Microsoft takes its databases worldwide with Cosmos DB

The update to DocumentDB provides global scale for app data

IDG

IDG

Developers will have an easier time scaling their applications to meet global needs with a database product Microsoft updated on Wednesday. Called Cosmos DB, the service lets developers store data that can be replicated across any of the company’s 34 Azure public cloud regions.

Cosmos is an expansion of DocumentDB, a managed NoSQL database service that Microsoft launched in 2015. Its key innovation is a feature that lets developers pick between five consistency models that range from "strong" to "eventual" consistency.

The tool allows developers to store and access data with a variety of APIs, including DocumentDB, MongoDB, SQL, Gremlin, and Azure Tables. Microsoft guarantees 99.99 percent data availability but also says that response times from the database will be below 10 milliseconds for 99.99 percent of users within an Azure region that has a Cosmos DB replica. Cosmos also includes guarantees for 99.99 percent consistency and throughput.

Globally distributed databases like Cosmos are an important part of the promise of the cloud. Because of the speed of light, app users far away from the nearest data center will see longer delays on their requests. Cosmos DB will let developers take advantage of Microsoft’s data center scale to better serve global users.

This is also an important move for the company to compete with other cloud providers, like Amazon Web Services and Google Cloud Platform. Each company has their own take on a widely available managed database service. Cosmos DB stands out in that crowd because of its variety of service guarantees, global scale, and novel approach to consistency.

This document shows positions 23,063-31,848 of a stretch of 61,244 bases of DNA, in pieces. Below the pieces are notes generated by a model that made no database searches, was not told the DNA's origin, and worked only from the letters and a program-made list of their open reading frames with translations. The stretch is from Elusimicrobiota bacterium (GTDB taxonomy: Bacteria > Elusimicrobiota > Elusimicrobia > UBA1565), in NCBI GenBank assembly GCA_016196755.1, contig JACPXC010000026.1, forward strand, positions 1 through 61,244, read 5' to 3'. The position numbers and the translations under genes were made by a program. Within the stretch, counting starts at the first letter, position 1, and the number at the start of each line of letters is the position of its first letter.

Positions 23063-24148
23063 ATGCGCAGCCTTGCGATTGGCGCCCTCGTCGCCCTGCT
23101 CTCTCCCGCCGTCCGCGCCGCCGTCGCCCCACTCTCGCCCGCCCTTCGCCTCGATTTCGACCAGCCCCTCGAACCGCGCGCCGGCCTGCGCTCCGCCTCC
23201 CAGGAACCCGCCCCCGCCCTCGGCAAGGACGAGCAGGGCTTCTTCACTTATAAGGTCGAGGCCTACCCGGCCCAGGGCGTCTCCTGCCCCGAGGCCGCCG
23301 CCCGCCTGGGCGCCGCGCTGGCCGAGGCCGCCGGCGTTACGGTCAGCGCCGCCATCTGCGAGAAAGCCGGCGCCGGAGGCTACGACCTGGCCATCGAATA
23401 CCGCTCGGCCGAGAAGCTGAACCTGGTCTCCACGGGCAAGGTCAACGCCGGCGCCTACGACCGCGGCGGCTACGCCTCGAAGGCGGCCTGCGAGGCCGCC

Strong consistency guarantees that users will get the most up-to-date data at some performance cost, which is useful for things like financial services applications. However, those customers who choose strong consistency sacrifice their ability to replicate the database across multiple regions.

On the opposite extreme, eventual consistency means that the database responds quicker, at the risk of not giving end users the most up-to-date data. It allows global replication and provides the lowest cost per read operation of any consistency model in Cosmos DB.

Overall, less than 10 percent of all DocumentDB users picked those two options. They’re more likely to choose one of the intermediate options, like session consistency, which maintains predictable consistency for a user session, so that users will be able to read data that they write to the database. That’s useful for apps that rely on client sessions to provide information to users.

Bounded staleness consistency guarantees that database reads may lag behind writes by a developer-defined window of either time or number of versions. Consistent prefix consistency guarantees that end users never see out-of-order reads, but data may not be up to date.

Cosmos wasn’t the only piece of database news at the company’s Build conference on Wednesday. Microsoft also announced versions of its managed database service for MySQL and PostgreSQL. Those offer developers the ability to use their preferred databases without handling patching, scaling, and other traditional aspects of database management.

A new Database Migration Service is also available in early preview to help companies move data from platforms like Microsoft SQL Server and Oracle Database.

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